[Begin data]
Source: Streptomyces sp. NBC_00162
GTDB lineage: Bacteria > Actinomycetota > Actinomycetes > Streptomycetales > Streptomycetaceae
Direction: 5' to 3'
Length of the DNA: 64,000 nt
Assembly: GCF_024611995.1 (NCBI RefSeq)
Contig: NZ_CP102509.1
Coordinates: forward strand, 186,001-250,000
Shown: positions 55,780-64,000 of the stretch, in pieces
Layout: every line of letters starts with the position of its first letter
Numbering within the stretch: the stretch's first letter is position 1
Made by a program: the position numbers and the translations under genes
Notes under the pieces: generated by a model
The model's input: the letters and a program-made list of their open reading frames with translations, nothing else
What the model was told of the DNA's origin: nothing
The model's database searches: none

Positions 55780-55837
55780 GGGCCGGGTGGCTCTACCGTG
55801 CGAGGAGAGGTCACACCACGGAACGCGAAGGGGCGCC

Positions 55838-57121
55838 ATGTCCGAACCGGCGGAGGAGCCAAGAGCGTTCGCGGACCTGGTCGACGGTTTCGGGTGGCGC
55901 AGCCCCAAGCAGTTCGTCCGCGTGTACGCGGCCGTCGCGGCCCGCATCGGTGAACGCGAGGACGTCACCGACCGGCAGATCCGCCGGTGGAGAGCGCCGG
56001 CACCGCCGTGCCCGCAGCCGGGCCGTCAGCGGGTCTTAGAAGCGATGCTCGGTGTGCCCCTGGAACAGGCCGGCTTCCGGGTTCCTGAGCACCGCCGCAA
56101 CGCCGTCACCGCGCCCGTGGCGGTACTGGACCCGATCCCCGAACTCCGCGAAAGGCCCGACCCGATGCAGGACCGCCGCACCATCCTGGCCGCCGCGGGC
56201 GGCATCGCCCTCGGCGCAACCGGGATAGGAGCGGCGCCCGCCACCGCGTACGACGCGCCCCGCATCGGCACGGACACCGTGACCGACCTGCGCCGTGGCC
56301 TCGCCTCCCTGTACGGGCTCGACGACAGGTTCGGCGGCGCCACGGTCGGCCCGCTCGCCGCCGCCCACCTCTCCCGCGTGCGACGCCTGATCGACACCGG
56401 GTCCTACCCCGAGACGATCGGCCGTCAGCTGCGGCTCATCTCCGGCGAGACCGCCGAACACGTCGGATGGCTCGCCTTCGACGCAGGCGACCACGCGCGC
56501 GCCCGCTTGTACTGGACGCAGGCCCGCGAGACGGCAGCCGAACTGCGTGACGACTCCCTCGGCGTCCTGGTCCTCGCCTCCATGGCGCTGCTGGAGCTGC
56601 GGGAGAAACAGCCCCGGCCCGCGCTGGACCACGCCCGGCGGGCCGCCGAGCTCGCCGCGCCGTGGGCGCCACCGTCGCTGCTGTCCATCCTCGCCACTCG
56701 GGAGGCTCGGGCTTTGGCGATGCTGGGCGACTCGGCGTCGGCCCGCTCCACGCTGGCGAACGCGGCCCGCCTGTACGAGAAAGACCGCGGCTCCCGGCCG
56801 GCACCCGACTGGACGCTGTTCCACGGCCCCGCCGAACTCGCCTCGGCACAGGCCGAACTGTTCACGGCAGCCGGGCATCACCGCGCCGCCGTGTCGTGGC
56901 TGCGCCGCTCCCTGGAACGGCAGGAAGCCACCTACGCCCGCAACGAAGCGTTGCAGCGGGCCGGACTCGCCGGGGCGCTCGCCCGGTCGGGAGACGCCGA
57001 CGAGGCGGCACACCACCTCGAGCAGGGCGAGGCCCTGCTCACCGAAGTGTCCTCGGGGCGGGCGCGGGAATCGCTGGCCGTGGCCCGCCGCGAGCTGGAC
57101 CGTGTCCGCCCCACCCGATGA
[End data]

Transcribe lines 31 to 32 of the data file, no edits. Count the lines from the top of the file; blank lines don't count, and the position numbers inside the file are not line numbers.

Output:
56901 TGCGCCGCTCCCTGGAACGGCAGGAAGCCACCTACGCCCGCAACGAAGCGTTGCAGCGGGCCGGACTCGCCGGGGCGCTCGCCCGGTCGGGAGACGCCGA
57001 CGAGGCGGCACACCACCTCGAGCAGGGCGAGGCCCTGCTCACCGAAGTGTCCTCGGGGCGGGCGCGGGAATCGCTGGCCGTGGCCCGCCGCGAGCTGGAC